by argStyopa (232550) on Wednesday April 23, 2014 @05:05PM (#46828139) Journal

    ...of what's to come.

    This data's barely 50 years old, of extremely high value (thus worth the extraordinary effort), and relatively low Size.
    We're talking about a couple of thousand high-resolution pictures, so what, each is perhaps what, 10 megabytes (they're all b&w)? So total of 20 gigs of images?

    I know people that take more picture data than that in a single 1st birthday party.

    And in 50 years, will it be gone?

    • ...of what's to come.

      This data's barely 50 years old, of extremely high value (thus worth the extraordinary effort), and relatively low Size.
      We're talking about a couple of thousand high-resolution pictures, so what, each is perhaps what, 10 megabytes (they're all b&w)? So total of 20 gigs of images?

      I know people that take more picture data than that in a single 1st birthday party.

      And in 50 years, will it be gone?

      In 50 years no one will care

      Not all data is created equal. Most of it is useless noise destined to fade away forever, just like old photos, diaries, properties, people, etc.

    • by hawguy (1600213)

      ...of what's to come.

      This data's barely 50 years old, of extremely high value (thus worth the extraordinary effort), and relatively low Size.
      We're talking about a couple of thousand high-resolution pictures, so what, each is perhaps what, 10 megabytes (they're all b&w)? So total of 20 gigs of images?

      I know people that take more picture data than that in a single 1st birthday party.

      And in 50 years, will it be gone?

      When my grandmother died and we cleaned out her attic, we threw away a lot of old photos and 8mm movies because no one alive still knew who was in the pictures.

      Someday my thousands of digital photos will suffer the same fate -- when my computer is sold off for scrap and the credit card that pays my dropbox bill is canceled, they will all dissappear except for images that I've specifically chosen to pass on... as they should.

      • by uglyMood (322284)
        Unfortunately, most people have the same impulse as you and your family: if they don't recognize the person in the photo, out it goes. What you need to realize is that in most cases it's not who the people in the photographs are that is important, it's what is behind them. The vast majority of lost information about the past is because no one at the time thought it was worth saving.
        • Re:A foretaste... (Score:4, Interesting)

          by silentcoder (1241496) on Thursday April 24, 2014 @01:37AM (#46830605) Homepage

          Don't be so sure, we think of history as the big things politicians, generals and kings do - but historians tend not to care much about those, if only because they are already as well documented as they are going to be.
          Generally historians are more interested in the end in how ordinary people LIVED at that time.

          One of the most valuable archeological digs ever found from the Roman occupation in Britain was an old trash-heap, because on it we found lots of things which were thrown away as worthless then - but because of that were valuable now as they hadn't been preserved through the usual channels. We found a letter sent from Rome to the wife of a Roman soldier telling stories of what the family has been up to. We found an early forerunner of the ipad (a wax covered slab on which you could scribble notes with a stylus, a quick heat-up let you smooth out the scribbles and reuse it).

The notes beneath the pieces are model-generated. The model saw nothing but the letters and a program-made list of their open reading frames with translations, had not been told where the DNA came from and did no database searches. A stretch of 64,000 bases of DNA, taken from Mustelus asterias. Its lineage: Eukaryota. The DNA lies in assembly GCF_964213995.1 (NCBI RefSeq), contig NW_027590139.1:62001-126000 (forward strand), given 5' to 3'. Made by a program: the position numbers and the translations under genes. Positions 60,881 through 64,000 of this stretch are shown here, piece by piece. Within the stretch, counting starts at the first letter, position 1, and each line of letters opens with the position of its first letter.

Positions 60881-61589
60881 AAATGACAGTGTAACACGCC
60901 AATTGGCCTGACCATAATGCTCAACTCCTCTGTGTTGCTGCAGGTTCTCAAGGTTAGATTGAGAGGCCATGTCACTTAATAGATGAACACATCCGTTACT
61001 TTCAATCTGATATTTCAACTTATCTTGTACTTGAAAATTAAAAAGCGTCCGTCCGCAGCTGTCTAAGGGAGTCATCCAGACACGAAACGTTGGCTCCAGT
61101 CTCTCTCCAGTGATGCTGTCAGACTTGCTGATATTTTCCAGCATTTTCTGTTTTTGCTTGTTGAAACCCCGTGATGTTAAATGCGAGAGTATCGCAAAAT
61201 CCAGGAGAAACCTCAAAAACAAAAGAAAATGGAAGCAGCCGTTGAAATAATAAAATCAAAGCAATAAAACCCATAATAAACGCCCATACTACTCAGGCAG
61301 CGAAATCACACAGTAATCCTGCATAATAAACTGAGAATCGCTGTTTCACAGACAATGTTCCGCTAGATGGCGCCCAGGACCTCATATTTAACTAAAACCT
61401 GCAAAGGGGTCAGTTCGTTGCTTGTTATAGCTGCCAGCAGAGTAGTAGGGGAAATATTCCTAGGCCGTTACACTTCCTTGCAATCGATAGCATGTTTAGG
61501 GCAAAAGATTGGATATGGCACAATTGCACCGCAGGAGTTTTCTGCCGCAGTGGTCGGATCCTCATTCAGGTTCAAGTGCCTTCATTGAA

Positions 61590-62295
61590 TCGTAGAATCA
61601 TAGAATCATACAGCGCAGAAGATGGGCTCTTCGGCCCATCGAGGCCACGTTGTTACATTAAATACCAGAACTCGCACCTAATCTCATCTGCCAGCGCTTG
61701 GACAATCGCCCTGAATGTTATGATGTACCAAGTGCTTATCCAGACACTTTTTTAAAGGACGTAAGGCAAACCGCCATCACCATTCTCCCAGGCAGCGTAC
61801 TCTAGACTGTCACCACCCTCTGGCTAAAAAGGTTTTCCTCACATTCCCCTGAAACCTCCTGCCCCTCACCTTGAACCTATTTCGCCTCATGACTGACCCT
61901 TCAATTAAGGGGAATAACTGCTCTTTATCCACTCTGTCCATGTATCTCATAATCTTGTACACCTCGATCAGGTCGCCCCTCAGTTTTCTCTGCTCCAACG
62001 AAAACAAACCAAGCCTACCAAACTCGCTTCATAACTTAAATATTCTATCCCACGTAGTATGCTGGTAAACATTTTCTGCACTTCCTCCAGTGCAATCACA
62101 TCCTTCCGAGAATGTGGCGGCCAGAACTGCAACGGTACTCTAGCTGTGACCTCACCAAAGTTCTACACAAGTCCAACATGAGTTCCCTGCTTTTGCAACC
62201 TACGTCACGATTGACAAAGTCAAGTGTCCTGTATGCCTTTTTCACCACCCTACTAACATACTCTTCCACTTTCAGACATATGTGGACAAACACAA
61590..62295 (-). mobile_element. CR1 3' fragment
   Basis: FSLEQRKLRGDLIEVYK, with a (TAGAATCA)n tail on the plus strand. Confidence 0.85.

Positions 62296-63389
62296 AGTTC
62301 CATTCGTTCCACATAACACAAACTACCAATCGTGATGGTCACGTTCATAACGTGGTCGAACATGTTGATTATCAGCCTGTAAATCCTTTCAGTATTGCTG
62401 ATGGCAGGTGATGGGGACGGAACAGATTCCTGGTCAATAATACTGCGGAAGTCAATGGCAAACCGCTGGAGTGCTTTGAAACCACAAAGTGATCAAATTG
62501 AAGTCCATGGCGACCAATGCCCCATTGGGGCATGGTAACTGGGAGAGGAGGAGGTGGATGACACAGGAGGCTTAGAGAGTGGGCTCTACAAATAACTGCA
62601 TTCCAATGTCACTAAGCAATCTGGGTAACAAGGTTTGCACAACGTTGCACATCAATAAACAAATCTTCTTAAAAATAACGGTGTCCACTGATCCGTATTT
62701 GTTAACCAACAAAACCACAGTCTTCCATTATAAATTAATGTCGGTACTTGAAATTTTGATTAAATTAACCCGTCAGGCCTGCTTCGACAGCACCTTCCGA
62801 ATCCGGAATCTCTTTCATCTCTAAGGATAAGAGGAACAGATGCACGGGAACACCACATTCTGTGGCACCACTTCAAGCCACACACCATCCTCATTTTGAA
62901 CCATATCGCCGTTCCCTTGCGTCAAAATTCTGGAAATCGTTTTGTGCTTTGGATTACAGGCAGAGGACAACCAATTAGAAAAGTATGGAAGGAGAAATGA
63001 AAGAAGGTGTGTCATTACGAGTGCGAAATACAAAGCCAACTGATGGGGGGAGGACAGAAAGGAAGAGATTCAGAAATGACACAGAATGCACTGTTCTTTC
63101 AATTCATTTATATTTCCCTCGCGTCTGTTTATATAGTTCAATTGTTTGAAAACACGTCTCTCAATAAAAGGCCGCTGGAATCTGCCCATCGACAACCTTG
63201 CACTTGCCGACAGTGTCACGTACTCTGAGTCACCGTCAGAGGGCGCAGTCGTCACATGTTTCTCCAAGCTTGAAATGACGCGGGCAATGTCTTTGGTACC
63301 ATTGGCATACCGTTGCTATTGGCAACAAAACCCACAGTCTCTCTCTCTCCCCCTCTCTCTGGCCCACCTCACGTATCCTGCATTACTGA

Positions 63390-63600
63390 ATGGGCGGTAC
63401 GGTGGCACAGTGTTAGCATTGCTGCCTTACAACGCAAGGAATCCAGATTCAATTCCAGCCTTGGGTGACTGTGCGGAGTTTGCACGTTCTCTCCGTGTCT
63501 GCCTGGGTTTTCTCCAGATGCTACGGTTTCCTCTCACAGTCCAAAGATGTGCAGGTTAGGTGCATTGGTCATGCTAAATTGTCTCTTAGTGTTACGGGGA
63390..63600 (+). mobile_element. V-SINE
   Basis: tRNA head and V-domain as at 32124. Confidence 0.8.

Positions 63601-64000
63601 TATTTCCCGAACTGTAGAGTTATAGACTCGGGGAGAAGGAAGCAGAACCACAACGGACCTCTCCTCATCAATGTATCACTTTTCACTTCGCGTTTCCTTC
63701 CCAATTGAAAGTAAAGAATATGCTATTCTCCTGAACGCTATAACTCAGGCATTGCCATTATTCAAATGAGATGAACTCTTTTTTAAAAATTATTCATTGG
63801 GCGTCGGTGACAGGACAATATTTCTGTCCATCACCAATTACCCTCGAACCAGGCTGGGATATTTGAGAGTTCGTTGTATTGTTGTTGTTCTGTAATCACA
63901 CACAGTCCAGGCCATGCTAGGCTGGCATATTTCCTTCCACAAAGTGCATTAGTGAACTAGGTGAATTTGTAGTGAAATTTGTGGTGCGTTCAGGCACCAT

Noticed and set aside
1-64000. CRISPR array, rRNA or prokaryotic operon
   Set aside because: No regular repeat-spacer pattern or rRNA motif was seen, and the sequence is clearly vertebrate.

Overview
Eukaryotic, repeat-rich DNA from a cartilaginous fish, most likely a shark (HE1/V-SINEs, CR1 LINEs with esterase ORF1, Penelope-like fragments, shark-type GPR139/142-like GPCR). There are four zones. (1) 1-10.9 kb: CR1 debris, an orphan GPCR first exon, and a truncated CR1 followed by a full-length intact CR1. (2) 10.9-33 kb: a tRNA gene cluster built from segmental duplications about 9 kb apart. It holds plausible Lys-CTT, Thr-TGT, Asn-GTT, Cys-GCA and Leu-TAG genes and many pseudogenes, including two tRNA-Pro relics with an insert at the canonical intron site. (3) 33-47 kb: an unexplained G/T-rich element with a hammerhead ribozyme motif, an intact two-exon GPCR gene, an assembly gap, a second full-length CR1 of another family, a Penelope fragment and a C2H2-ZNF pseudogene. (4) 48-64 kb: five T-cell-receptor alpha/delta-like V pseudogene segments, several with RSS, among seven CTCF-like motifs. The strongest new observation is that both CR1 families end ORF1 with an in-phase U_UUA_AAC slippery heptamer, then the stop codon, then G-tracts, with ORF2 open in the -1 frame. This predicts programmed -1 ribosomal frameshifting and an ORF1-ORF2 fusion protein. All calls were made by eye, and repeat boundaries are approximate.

Some of the most insightful pictures we have of more recent events like the American Civil War or the Anglo-Boer war were pictures no newspaper would publish - family pictures which show what the fashions were for example.

          The point is - there is absolutely no way of predicting upfront what will have historical value someday, and the things we tend to assume will have none have a tendency to become the most valuable EXACTLY BECAUSE it was NOT valued at the time and this means that to future historians - those will be rare finds.

      • by Pope (17780)

        Back in the film days, people didn't take thousands of pictures. Best thing to do with digital is sort through them and only keep a few meaningful ones, and print them out on archival paper.

    • I wouldn't want to be the one to give an estimate on how much bytes are required to adequately store the analogue data on the tapes. It could very well be ten times as much or even more. Depending on the quality of the recording, it could very well be that you'd need 32 bits per pixel and the sample rate you could achieve might mean there could be billions of pixels per image in useful data in the recordings. All of a sudden you could be dealing with multiple gigabytes per image in raw data. Derivatives wit
    • Re:A foretaste... (Score:4, Interesting)

      by cusco (717999) <brian...bixby@@@gmail...com> on Thursday April 24, 2014 @12:04AM (#46830353)

      I like the difference this demonstrates between this White House administration and the previous one, which first instructed NASA to "dispose of" old Mariner data and were so upset that NASA handed it over to the Planetary Society rather than shred it that they directly instructed NASA to destroy the still-unanalyzed Pioneer data later. (NASA administrators risked their jobs and pensions to get that data to the Planetary Society as well, with the result that today we have a likely solution to the 'Pioneer Anomaly'.) Obama ain't much, but he's better than what we had.

    • by scsirob (246572)

      Fully agree with you here. Add to that the recent advances in technology that gave us the 'benefits' of encryption, DRM, proprietary formats etc, and you can rest assured that no-one will be able to recover data from this era one hundred years from now. We are living in the digital Dark Age right now.

  • The brilliant and ballsy engineering was typical of NASA during its golden age, a time when it was also more closely linked to other government agencies with an interest in taking pictures from space.

    “These guys were operating right at the edge,” Cowing says with a reverence for these NASA engineers that’s shared by his team. “There’s a certain spy program heritage to all this, but these guys went above that, because those spy satellites would send their images back. These didn’t. They couldn’t. They were in lunar orbit.”

    So NASA sent a few extra spy satellites to the Moon to do a little snooping around. That makes this even better.

    • Electronic readout of on-board film processing was not a new idea, even at the time.

              Brett

      • by tomhath (637240)
        I don't think that's what they did though; early spy satellites didn't process the film onboard, they dropped it for recovery and processing on Earth. It sounds like these guys used the optics they had and coupled them to some kind of analog sensors.